Photo by Sarah Grace Taylor / MTSU Sidelines Archive
After a rigorous hearing in the William R. Snodgrass Building in Nashville on Friday, the Tennessee Historical Commission voted to deny MTSU’s request to rename Forrest Hall.
The petition, originally submitted 17 months ago, would have been the last step in a nearly three-year process to remove Confederate General, slave owner and Ku Klux Klan leader Nathan Bedford Forrest’s name from the building.
MTSU students, alumni and faculty began the most popularized protests against the name in 2015 after a known supporter of the Confederacy shot and killed nine people in a historically black church in Charleston, South Carolina.
After sealing the approval of MTSU’s Forrest Hall Task Force, University President Sidney McPhee and the Tennessee Board of Regents, the request had to go up against the Tennessee Heritage Protection Act of 2016, requiring a two-thirds majority vote in favor of “removal, relocation or renaming of a memorial that is, or is located on, public property.”
In his extensive testimony, McPhee argued that the university has never considered the building a memorial and that the name causes “confusion, disruption, conflict, tension and all things that should not be a part of an educational institution.”
McPhee also cited recent vandalism on campus from a white supremacist organization and threats of disruptive and potentially violent activity on campus when a “White Lives Matter” rally was to take place in Murfreesboro.
After hearing from McPhee and five other witnesses familiar with the university’s attempt to rename the building, the commission voted. Fifteen of the commission members voted against the renaming of the building, and seven voted in favor of MTSU’s request, with several members leaving before the end of the hearing.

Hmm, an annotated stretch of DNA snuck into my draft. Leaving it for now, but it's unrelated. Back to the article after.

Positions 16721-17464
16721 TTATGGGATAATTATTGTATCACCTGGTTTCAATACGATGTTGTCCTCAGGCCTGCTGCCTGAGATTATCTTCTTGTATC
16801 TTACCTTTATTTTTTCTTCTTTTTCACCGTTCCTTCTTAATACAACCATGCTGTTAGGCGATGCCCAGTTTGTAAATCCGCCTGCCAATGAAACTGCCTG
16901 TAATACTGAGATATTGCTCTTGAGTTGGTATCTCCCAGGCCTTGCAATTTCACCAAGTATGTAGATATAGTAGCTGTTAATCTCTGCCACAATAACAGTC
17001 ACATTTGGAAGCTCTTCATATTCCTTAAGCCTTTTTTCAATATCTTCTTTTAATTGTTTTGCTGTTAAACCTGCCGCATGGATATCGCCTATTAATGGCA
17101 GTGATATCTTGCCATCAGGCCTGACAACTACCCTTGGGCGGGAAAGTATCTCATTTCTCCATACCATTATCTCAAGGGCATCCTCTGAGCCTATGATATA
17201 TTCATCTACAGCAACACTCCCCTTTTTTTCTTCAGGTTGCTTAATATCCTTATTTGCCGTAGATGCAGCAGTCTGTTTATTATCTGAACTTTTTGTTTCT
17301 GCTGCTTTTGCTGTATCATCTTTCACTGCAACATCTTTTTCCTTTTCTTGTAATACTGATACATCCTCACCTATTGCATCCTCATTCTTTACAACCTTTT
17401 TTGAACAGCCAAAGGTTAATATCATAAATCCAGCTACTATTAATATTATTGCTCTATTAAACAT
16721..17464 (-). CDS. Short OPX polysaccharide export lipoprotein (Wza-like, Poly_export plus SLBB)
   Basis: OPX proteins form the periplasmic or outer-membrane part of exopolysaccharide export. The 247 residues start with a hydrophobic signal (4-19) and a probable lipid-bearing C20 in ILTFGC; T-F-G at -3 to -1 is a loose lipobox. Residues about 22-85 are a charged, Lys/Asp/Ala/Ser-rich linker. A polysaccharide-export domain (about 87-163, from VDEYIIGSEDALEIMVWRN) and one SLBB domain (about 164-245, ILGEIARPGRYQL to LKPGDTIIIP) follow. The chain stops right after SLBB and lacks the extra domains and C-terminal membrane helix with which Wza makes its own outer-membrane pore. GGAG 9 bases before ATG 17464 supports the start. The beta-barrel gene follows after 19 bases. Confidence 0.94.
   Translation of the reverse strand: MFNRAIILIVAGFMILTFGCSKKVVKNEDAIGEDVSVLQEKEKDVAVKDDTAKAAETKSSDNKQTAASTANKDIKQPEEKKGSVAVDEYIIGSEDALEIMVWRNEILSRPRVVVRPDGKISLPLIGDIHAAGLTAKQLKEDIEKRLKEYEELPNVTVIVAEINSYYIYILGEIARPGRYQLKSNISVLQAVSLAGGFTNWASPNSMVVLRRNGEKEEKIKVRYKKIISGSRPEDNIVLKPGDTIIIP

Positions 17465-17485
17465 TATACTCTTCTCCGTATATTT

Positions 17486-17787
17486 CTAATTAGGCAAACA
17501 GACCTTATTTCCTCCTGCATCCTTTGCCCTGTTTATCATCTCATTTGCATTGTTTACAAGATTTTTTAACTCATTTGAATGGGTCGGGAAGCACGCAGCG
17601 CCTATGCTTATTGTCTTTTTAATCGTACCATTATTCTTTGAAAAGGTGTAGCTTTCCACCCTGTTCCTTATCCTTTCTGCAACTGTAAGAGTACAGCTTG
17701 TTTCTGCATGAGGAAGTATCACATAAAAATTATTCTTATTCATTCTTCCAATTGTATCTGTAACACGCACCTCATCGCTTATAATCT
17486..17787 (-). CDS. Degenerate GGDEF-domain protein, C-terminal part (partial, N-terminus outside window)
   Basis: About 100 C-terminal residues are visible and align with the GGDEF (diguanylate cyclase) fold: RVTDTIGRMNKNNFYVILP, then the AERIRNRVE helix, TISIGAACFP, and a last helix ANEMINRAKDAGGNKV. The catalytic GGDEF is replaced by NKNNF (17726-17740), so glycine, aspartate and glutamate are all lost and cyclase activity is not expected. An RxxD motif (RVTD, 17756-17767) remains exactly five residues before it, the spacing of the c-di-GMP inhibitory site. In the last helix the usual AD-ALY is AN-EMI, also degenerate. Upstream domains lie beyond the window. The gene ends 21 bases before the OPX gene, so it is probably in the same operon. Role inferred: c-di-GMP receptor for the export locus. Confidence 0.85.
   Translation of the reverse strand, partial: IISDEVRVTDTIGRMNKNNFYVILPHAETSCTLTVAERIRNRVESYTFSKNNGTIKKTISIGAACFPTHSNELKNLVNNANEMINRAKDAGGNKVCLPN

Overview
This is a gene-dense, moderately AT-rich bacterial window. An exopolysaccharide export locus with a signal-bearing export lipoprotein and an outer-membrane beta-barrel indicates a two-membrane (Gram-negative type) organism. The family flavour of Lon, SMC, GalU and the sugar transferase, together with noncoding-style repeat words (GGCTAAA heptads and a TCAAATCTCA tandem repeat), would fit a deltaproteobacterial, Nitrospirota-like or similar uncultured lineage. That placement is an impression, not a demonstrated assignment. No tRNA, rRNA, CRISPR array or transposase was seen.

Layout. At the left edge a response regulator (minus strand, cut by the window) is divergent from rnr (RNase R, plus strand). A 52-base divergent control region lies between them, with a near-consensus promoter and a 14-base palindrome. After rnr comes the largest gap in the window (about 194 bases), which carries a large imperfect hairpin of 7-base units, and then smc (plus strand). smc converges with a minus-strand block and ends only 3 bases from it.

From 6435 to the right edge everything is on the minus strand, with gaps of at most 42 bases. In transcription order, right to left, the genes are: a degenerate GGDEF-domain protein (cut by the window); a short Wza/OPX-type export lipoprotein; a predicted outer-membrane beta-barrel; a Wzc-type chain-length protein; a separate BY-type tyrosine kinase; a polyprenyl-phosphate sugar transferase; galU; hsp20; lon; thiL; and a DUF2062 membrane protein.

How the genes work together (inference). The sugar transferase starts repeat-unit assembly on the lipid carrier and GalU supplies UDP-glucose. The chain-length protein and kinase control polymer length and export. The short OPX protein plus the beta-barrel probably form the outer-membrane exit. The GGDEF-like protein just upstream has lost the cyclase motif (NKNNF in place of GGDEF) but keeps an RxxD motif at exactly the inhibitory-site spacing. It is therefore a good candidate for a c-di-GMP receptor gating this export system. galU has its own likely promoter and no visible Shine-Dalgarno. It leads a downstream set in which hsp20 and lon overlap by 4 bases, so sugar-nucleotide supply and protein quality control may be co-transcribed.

MTSU can now decide to appeal the decision through court.
“We felt we made a very compelling argument on why the name change was in the best interest of the university,” McPhee said Friday afternoon. “So, we are disappointed that our request failed to receive approval from two-thirds of the commission as required by law. We will be meeting in the coming days to review the matter and determine
our next course of action.”
Two petitions have been filed with the Tennessee Historical Commission under the current provisions: MTSU’s Forrest Hall renaming and a request from Memphis to remove a statue of Forrest.
Both have been denied by the commission.
For MTSU alumnus Brandon Woodruff, one of the founding members of the MTSU Talented Tenth activism group, the outcome was disappointing but predictable.
“Today’s decision was expected by our group,” said Woodruff, who is now a candidate for the State House of Representatives in District 28. “The students and university took a big ‘L’ – a lesson – that is. We learned that our nation still judges off the color of our skin and not by the content of our character. However, in this instance, the negative content of Forrest’s character, which this decision should have been judged by, was overshadowed simply by the color of his skin. For many of those in the Talented Tenth, this journey was the first awakening of the issues we, as black Americans, not only face on college campuses all over America but will have to face everywhere for the rest of our lives. It served as a conscious revolution.”
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